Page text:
Recently, a presentation was given at a Chicagoland hospital by a highly regarded neuropsychiatrist and educator on the topic of dementia. His objective was to explain a particular type, vascular dementia, and how it differs from Alzheimer’s or other dementia. It was informational and engaging. At the conclusion, a member of the audience raised his hand to make an extensive yet thoughtful comment to the psychiatrist. The gentleman in his early 80’s presented an unexpected opinion that truly encompassed “changing the view of Alzheimer’s care.”
He began by prefacing his statements with an introduction of himself as a widower whose wife had passed away after living many years with dementia. His profession had been in engineering, and his self-awareness of his analytical mind explained his desire to connect the dots of reason with reality. Although his comments related to the creation of the human body and the individuality of how it functions, he stated that he did not intend for this to become a religious or philosophical debate.
He questioned the presenter with a concrete example. “Has anyone ever given thought to the fact that each human has their own unique and identifiable set of fingerprints so why not consider that each human may have a brain that is also distinct and individual? In attending seminars on the latest and greatest research, medicines and diagnostic testing,” he went on to say, “nothing ever changed for my wife. She continued to be a poor decision maker, and it was unsafe to leave her alone. Each spouse or family member I have encountered have their story about the various behaviors they have had to endure in caring for their loved one. Each person with dementia has different experiences with the way they act and decline from the same disease. Depending on the type of dementia, it may be due to different parts of the brain with an issue. However, even when the diagnosis is the same sort, the experience is still unique and different.” After a moment of thought, this analogy of fingerprint to a brain print was not that outrageous.
He then made a statement that was incredibly bold, passionate and the farthest thing from mainstream thinking. “I remain heavily involved in my support group. I will always recommend to families NOT to care for their loved one at home. Let the professionals take care of them. It is in the best interest of the caregiver who often is run down, resentful, depressed and on the verge of hospitalization themselves as well as for the quality of life of the person with the disease. I would suggest to you, Doctor, that there should be just as much funding, if not more, for communities and their professionals who are caring for our growing population of those no longer safe without supervision. Then the family remains healthy while decreasing medical costs. They will be more able to continue to navigate a changing relationship, but a meaningful one, when they do spend time visiting their loved one.” The presenter stared at his audience. He did not disagree.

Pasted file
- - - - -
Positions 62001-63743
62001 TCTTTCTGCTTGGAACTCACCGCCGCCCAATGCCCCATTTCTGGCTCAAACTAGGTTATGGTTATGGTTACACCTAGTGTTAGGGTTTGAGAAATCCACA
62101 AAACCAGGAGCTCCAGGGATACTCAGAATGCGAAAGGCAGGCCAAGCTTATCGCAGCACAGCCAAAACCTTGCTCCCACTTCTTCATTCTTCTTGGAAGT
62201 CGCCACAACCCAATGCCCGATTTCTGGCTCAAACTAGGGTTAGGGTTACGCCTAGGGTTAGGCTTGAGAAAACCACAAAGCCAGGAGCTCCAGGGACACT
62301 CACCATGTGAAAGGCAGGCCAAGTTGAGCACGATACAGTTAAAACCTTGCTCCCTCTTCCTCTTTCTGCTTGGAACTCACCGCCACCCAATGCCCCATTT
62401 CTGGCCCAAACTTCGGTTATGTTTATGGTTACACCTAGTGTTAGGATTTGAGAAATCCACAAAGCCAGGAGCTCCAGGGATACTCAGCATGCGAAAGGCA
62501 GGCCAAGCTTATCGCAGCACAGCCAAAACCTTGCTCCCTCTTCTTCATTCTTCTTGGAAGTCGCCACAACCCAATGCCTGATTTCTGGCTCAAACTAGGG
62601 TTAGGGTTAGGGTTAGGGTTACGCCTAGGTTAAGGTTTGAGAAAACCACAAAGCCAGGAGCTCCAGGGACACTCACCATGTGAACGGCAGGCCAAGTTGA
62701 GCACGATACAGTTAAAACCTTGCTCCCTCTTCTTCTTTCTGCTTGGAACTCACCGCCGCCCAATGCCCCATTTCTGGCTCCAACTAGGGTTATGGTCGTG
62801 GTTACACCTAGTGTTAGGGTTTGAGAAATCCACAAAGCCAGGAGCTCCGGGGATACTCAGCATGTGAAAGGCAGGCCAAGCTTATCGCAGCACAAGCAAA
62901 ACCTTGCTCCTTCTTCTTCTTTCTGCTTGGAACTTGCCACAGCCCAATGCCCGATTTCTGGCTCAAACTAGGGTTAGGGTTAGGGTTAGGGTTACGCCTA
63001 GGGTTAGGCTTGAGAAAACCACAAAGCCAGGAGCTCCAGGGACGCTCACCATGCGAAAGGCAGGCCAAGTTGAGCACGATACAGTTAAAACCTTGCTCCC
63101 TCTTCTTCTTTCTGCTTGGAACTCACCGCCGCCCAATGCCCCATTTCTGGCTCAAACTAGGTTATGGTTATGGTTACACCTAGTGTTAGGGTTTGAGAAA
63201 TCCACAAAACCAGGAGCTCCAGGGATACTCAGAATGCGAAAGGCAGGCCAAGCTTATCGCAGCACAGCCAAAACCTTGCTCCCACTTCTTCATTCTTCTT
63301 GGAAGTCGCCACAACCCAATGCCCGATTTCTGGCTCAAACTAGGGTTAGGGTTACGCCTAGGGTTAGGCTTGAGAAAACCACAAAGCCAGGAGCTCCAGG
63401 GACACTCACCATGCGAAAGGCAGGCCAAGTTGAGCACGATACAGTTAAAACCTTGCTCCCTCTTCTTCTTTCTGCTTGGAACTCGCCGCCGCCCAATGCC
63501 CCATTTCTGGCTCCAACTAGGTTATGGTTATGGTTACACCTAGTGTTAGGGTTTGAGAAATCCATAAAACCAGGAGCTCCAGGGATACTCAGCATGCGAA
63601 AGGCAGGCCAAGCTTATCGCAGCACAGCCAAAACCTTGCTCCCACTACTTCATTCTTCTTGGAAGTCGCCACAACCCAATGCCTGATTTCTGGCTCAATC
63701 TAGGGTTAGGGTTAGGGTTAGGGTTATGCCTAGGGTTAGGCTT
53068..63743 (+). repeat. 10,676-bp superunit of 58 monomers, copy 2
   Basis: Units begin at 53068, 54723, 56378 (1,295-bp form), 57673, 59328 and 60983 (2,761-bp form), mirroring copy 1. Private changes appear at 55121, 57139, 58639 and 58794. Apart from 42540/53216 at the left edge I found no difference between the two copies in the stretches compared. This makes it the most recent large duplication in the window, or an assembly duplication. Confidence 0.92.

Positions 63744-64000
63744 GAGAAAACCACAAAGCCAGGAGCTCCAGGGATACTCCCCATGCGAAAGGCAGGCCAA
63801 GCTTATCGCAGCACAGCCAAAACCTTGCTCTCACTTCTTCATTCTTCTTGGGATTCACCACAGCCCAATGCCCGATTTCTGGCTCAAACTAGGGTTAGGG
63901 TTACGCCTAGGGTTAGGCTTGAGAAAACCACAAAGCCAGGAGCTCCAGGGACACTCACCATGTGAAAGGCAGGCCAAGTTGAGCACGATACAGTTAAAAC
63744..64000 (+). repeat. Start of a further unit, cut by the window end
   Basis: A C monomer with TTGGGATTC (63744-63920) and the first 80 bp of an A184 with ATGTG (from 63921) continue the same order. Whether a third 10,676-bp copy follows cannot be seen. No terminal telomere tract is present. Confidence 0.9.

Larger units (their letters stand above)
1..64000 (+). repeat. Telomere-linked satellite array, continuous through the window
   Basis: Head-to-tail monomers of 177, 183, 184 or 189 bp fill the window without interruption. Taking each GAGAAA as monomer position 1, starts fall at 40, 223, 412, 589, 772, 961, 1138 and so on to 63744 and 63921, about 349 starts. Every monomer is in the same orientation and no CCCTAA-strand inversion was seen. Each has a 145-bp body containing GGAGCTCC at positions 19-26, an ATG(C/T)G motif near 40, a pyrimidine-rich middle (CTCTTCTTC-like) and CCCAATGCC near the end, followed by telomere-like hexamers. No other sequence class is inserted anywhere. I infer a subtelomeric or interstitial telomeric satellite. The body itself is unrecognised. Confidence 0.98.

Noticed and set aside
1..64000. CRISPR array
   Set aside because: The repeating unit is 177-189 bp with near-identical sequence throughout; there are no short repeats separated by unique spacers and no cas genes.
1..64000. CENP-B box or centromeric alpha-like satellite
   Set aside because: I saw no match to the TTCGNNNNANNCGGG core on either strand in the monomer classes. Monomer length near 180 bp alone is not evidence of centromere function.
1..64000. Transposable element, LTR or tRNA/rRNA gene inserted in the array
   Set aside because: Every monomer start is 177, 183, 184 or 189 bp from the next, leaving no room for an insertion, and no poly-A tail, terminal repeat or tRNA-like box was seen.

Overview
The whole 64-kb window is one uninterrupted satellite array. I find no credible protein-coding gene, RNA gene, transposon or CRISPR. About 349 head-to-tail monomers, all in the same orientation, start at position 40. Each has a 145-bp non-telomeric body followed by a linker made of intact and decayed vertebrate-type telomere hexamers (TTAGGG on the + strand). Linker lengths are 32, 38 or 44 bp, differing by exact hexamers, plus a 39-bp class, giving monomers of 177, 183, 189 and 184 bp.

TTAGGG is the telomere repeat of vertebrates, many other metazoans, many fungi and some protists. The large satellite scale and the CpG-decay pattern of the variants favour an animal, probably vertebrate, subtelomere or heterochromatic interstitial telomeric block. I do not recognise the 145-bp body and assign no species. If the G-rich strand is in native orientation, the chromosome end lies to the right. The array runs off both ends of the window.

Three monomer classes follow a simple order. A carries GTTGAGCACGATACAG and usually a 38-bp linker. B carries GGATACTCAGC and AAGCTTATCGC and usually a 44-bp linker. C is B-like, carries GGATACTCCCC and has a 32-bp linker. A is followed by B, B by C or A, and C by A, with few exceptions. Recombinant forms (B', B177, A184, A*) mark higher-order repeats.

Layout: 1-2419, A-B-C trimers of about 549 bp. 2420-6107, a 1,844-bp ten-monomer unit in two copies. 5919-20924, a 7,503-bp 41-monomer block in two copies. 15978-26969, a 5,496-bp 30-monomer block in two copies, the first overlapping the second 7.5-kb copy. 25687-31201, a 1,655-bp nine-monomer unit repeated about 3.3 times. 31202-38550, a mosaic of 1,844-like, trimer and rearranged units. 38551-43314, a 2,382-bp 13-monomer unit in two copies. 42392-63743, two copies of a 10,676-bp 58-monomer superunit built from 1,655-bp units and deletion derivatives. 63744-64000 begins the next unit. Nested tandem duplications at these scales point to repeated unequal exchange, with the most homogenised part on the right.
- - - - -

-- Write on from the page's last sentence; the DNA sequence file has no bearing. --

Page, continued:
There is not disagreement about the value of researching a disease of this proportion. It is only one piece of the dementia epidemic that needs addressing. To only view dementia as just another disease in need of a cure is short sighted. Due to the nature of the illness and the individuality of its symptoms, there is a domino effect on the economy, and health of our country that is far greater than any other.
As long as dementia threatens to affect millions of Americans, we will advocate private and legislative funding used to enhance the care giving profession. With these two objectives in mind, Terra Vista is changing the view of Alzheimer’s care both for the families and residents who allow us to be the primary caregiver. For the surrounding community, our vision is to educate about the disease, eliminate stigma and minimize guilt affecting families when creating a care giving plan.
What is your opinion of the notion that family caregivers should allow professionals to take care of a loved one with dementia to minimize their own caregiver stress and enjoy quality visits as a result? What would prevent you as a caregiver to not seek additional support in providing care to someone with Alzheimer’s disease or other types of memory loss?